As far as Limbaugh's comment Friday that Republicans "don't kill our children," I really have to wonder about his mental state these days. Granted, Limbaugh likely isn't up on what's going on in Iraq. In fact, he doesn't seem to be aware of what war is all about (no surprise there: Limbaugh was a chickensh*t coward who ran away from serving his country during the Vietnam War).

After all, Limbaugh's hero, Bush, is the one who ordered a war based on lies that has killed over 4,000 of America's soldiers (most of them young people).

So, yes: the Republicans do have the blood of a lot of children on their hands. Not to mention the thousands of Iraqi children who have been slaughtered in this nightmare of a war.

I've said it before and I'll say it again: these NeoCon extremists scare me a hell of a lot more than Al Qaeda ever could.

Thursday, April 24, 2008

Despite Record Low Poll Numbers, Bush Still Bullies Wimpy Democrats

By MARC MCDONALD

George W. Bush is one of the most unpopular presidents ever. He has record low poll numbers. He is a lame-duck president.

Given his seemingly weak position, how does Bush continue to bully the Democrats? Good question.

The fact is, these days, Bush is actually less compromising than ever. And the wimpy Democrats continue to roll over for Bush.

Take the looming showdown on Capitol Hill over Bush's war funding. As the Associated Press pointed out, Bush has promised to veto any bill that exceeds his pending $108 billion request for war funding.

This is actually a tougher line than Bush took last spring, when he accepted $17 billion in domestic funding as part of a $120 billion war funding measure, AP notes.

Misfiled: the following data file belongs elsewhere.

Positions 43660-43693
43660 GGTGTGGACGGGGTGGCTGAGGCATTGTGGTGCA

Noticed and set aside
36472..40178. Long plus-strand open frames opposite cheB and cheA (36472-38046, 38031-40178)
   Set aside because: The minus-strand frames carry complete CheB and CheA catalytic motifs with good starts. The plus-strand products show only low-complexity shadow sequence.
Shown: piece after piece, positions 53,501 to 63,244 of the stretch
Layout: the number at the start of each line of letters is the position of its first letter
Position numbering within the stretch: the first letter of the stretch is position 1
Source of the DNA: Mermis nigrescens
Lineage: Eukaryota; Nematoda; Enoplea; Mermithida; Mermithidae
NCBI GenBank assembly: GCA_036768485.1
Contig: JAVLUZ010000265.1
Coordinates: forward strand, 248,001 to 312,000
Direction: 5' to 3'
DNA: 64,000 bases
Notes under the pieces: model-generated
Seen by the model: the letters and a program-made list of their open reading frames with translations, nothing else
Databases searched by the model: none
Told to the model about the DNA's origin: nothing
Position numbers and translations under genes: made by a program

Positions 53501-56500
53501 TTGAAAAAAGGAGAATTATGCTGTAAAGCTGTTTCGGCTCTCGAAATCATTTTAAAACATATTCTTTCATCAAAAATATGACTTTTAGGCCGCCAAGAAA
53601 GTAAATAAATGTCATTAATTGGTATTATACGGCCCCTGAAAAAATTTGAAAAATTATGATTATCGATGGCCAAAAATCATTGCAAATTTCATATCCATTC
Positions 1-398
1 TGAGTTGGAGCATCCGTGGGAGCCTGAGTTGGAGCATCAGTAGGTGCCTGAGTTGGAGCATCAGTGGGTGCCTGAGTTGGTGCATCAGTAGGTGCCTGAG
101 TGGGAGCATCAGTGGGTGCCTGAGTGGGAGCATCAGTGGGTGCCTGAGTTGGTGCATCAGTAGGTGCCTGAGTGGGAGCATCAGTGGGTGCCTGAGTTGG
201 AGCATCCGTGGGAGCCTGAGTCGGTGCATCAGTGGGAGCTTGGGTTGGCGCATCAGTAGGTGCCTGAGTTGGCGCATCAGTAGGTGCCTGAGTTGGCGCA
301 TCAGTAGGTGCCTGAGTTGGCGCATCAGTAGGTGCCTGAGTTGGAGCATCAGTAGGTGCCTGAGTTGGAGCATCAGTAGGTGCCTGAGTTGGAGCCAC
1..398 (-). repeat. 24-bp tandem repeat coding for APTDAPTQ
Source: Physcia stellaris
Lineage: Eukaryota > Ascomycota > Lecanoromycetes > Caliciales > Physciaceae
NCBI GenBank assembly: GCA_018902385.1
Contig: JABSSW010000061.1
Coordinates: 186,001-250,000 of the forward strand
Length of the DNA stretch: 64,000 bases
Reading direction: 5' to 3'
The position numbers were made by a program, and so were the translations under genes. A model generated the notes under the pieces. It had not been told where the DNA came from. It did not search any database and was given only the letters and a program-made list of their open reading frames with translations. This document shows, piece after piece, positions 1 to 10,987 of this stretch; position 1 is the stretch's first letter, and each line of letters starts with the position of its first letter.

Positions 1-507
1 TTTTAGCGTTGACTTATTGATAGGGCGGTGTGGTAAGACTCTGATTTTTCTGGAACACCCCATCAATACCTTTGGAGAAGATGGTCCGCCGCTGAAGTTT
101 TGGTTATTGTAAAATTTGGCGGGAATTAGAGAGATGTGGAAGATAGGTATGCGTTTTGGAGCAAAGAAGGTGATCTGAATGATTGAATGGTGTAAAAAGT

The extra spending the Democrats have proposed includes $12.7 billion in funding to extend unemployment benefits. Bush has also signaled he'll oppose increased funding for GI Bill benefits for veterans.

So not only does Bush expect the Democrats to rubberstamp his war funds request, he's not even willing to compromise on the spending bill this time around.

AP notes that the GOP is actually eager to "battle with Democrats over add-ons to the war funding bill." So not only is Bush bullying Democrats, but his fellow Republicans continue to solidly support him as though he were enjoying robust approval ratings.

How can the clout of an unpopular lame duck like Bush actually be rising these days? The only reason I can come up with is that the Democrats have shown themselves to be such pushovers, that Bush knows he can get away with bullying them. If there's anything that emboldens a bully, it is wimpy behavior.

Tuesday, April 22, 2008

Sign The Petition: Ask Air America To Give Sam Seder A Daily Show

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A lot of us were disgusted and disappointed when Air America recently suspended the progressive talk radio goddess Randi Rhodes (she later quit the network and has now moved over to the Nova M radio network).